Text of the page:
Supporters of a plan to open supervised injection sites to try to reduce overdose deaths on Friday urged the United States Supreme Court to review a court ruling banning the practice.
The test case centers on a nonprofit group’s Safehouse Project in Philadelphia, but officials in other states are closely monitoring debates about similar programs. Nationally, more than 93,000 people died of drug overdoses last year, a sharp increase from the previous year.
A divided U.S. appeals court rejected the Safehouse plan in January, although the Democratic mayor of Philadelphia and the chief prosecutor approve it. The city itself lost 1,200 people to overdoses last year.
The nonprofit group’s plan to open a site was thwarted when former U.S. Attorney William McSwain, appointed by President Donald Trump who is currently running for Pennsylvania governor, argued he was breaking a law on the drugs of the 1980s targeting “crackhouses”. The district judge rejected McSwains’ argument, but the appeals court agreed with him in a 2-1 decision that nonetheless called the harm reduction goal “admirable.”
Safehouse last month asked the U.S. Supreme Court to review the ruling.
The amicus brief filed Friday, signed by dozens of current and former prosecutors and law enforcement officials across the country, said Congress never intended the crackhouse law to encompass efforts harm reduction offered by medical personnel. Supporters in Rhode Island, where state law now permits, and California, New Mexico and several other states, are hoping to open pilot sites themselves.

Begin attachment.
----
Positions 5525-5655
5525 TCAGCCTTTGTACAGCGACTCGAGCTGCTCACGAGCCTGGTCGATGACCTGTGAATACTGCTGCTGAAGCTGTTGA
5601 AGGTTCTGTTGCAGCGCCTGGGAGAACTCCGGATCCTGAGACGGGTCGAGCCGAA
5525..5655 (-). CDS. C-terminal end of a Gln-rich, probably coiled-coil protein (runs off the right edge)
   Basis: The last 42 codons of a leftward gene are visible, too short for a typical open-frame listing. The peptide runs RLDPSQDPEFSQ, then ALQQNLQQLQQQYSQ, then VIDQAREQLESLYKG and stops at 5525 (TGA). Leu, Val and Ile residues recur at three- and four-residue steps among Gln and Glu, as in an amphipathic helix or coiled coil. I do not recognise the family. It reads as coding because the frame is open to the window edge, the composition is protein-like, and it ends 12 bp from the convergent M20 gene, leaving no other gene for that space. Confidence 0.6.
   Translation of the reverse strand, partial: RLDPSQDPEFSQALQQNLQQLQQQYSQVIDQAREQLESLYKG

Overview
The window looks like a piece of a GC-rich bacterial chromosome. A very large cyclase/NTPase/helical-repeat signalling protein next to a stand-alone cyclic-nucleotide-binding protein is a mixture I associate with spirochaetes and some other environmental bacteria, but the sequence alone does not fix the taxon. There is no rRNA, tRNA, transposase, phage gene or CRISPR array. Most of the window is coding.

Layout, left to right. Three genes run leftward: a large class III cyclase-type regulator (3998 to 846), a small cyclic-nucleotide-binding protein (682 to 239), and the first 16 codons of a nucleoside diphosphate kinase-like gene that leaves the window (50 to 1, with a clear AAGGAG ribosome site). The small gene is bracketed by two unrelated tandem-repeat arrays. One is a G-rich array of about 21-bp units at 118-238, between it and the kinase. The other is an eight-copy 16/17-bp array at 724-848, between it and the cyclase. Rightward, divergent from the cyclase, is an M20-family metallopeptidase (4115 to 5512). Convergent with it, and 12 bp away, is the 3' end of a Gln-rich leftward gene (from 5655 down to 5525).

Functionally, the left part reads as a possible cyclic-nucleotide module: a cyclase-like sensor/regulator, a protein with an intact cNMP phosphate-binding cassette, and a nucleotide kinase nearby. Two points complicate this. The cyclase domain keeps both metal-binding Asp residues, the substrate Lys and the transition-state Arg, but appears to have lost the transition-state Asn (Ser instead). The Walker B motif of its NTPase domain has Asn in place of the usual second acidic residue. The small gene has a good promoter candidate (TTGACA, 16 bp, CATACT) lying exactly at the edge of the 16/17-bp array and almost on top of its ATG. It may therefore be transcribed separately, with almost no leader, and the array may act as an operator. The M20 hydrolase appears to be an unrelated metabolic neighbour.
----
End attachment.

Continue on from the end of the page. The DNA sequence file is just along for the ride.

“People are waiting and watching for a bit, to see if the administration (Biden) is going to criminalize him,” said Miriam Krinsky, executive director of Fair and Just Prosecution, the organization that coordinated the case. “The game of waiting has cost lives.”
The Justice Department has so far remained neutral in the case, waiving its right to intervene. McSwain’s successor, acting U.S. lawyer Jennifer Arbittier Williams, also declined to comment on Friday.
Under the Safehouse plan, people could bring drugs to a clinic-like setting, use them in a walled bay, and get medical help in the event of an overdose. They would also have access to counseling, treatment and other health services.
“His motivations are admirable. But Congress made it a crime to open up a property for others to use drugs, ”US Circuit Judge Stephanos Bibas wrote for the US Circuit Panel, overthrowing a district judge who found the plan legal given its goal of reducing drug use – not promoting it. – through advice and other services.